Today, we have an interesting EP to review, The Guests are a gothic rock band from Moscow, Russia and were formed way back in 2002. The band have released a handful of singles, albums and EPs in the 16 years they’ve been together, firstly being their debut album “In Silence” in 2005 and most recently their new EP “Highlands” which released in March of this year, that’s what we’re here to talk about.
“Highlands” interestingly enough is an EP that features five tracks, yet that seems to only feature one new song for the band’s discography, the other four are four different remixes to the song Autumn Walk, that they released in February of 2017. Given the nature of the album, I’m going to write about the titular song Highlands first and then get in and dissect the differences between all the remixes.
Highlands begins with a kind of dark electronic synth beat, followed by some satisfying sounding strings. Over the beat feature an occasional and repeating strum of a guitar, the vocals come in and while they do have a distinctly strong accent, they still resonate in that unmistakable harrowing vocal style that Gothic Rock often showcases. There seemed to be either two vocalists or just a switching vocal style, either way I was delivered with a sound reminiscent of Type O Negative and Peter Murphy singing and weaving together which makes for quite a unique and interesting juxtaposition. It didn’t exactly blow me away, it wasn’t great, but it was good.
Jumping right into the four remixes of Autumn Walk I thought I might take a look and review as well, the original, so as to give a better frame of reference. Autumn Walk begins with a guitar riff that feels almost mystifying, yet uplifting in an odd way. It’s pulls out into a gentle picking of the strings and as the vocals come in it has the same harrowing vibe. The song features a lot of interesting synth instrumentals that give the song a real flare as some build up into the chorus and then break, some play out as a synth solo and some just flicker throughout the song. It’s a quiet jam, I would say, nothing too bombastic but nothing too boring which is evident in the drums of this song.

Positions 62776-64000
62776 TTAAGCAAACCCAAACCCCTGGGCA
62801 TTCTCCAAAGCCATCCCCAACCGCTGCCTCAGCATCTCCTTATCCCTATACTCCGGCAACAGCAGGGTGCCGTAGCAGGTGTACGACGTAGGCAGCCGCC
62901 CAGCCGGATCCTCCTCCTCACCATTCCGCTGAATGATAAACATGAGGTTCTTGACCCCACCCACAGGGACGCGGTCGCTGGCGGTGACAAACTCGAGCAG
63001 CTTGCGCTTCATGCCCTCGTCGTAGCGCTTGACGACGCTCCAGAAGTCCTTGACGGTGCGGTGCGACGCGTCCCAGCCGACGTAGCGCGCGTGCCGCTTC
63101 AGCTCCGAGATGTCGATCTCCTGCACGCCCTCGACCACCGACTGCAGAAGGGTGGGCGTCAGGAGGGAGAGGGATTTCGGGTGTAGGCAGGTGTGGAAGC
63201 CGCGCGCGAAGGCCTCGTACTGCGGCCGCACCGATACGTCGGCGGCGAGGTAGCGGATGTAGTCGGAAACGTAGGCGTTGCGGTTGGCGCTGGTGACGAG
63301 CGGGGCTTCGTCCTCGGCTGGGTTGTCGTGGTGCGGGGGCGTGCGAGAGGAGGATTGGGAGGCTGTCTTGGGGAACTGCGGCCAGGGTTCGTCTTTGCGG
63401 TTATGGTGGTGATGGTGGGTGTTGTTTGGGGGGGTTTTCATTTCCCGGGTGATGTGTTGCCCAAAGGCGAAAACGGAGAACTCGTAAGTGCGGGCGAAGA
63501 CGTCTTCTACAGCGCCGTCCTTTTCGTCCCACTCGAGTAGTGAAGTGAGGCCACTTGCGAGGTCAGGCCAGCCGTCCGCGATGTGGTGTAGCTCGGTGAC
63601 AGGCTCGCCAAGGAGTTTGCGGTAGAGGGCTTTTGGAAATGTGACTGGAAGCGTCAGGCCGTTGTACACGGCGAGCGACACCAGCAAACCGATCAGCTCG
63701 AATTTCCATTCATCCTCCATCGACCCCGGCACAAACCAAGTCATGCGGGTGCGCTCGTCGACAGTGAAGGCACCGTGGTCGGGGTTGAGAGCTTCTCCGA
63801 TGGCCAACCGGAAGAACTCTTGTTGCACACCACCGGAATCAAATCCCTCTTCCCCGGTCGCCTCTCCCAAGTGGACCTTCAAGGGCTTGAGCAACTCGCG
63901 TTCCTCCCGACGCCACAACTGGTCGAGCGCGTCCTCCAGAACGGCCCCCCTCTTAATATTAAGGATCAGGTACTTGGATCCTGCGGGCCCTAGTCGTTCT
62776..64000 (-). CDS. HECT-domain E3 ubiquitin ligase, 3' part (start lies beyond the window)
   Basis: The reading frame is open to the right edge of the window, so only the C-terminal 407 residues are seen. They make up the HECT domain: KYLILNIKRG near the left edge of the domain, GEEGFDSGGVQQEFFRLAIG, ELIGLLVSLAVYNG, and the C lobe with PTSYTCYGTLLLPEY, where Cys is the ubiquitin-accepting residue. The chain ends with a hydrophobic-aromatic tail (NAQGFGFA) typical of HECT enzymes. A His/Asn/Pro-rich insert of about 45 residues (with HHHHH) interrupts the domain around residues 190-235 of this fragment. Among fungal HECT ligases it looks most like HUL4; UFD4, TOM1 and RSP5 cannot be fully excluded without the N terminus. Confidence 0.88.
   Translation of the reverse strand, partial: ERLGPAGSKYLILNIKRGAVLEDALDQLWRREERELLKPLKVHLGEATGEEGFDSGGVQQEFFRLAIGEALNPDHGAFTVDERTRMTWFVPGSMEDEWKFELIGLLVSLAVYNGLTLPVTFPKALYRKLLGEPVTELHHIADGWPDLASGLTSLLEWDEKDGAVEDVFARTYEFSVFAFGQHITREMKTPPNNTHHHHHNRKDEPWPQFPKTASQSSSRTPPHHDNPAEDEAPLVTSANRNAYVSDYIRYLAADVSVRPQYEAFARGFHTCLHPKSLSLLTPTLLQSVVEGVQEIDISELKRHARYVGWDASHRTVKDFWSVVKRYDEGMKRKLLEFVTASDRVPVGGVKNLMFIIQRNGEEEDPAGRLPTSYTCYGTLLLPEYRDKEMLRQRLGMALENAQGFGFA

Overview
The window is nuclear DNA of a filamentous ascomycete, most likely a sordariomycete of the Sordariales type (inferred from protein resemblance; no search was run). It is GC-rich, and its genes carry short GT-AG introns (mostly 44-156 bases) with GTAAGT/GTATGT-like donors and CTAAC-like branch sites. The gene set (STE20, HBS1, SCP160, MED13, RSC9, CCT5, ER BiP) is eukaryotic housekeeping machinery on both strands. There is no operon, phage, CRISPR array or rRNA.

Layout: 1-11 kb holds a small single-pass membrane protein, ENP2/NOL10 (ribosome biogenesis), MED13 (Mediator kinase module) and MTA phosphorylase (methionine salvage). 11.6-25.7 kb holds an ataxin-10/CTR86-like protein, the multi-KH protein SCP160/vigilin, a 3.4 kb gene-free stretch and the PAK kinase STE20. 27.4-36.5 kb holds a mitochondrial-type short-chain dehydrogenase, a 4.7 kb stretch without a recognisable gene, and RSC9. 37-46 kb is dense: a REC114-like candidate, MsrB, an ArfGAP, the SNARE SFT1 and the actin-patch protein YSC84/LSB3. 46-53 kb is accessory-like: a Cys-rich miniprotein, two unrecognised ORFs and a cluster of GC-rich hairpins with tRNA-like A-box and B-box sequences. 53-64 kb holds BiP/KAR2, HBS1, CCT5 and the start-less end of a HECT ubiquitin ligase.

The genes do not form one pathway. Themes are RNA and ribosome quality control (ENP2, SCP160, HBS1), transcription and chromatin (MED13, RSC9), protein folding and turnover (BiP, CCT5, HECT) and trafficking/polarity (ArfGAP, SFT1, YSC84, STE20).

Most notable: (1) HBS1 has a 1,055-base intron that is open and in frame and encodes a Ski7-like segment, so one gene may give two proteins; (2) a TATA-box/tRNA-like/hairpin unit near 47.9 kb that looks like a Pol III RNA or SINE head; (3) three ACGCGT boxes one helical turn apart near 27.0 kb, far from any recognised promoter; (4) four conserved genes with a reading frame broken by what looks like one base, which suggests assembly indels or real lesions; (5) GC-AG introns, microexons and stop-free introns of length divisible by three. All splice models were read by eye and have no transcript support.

The first remix of the song has been done by Bruno Kramm and this time around, the song starts with an eerie piano, suspenseful violin and a playful drum beat and synths. The thoughts I have immediately, is that this remix feels like an interesting, more unique version than the original. While the original was mellow and middle of the road, this remix has a lot more that is stimulating to the ear. Next up is the remix done by Asper X and this gives us a different approach, as this has a lot of reverb which gives an echoed, mystifying sound. It has a simpler drum beat, yet an interesting use of synths and kind of transforms the gothic rock tune into more of a ballad.
The last two remixes are both done by Arkhangelsky, one being a proper remix and one being an alternate mix of the song. The remix seems to go full on techno, giving a heavily electronic filter to the beat and making the vocals significantly more subdued. This remix is probably the weakest due to the fact that I feel like it’s got the least going on for it, it’s just the vocals, the beat and a bouncy electronic riff playing throughout.
The alternate mix immediately pops as it’s not a remix at all, but an alternate version of the song. The guitars, bass and drums feel more pronounced than in the original which makes the song overall feel a lot more polished. In structure, the song seems more or less the exact same as the original, but the synths are more extravagant and the guitars and bass are way more prominent which really makes it feel like an authentic gothic rock song. This is definitely the version I would choose to listen to if you wanted to hear the original as it just feels more refined.
Overall I think that the EP is enjoyable, especially since each remix takes different approaches as well as different portions of the song which do a good job at making each feel completely different and distinct, while my only critique would be that Highlands and Autumn Walk both feel a bit underwhelming and like they could be so much more, I feel like that last alternate mix of Autumn Walk lives up to what the band really could be doing. Overall, with that critique in mind, I’d definitely give this EP my seal of approval as a good time.
Get your copy of Highlands, out now, HERE!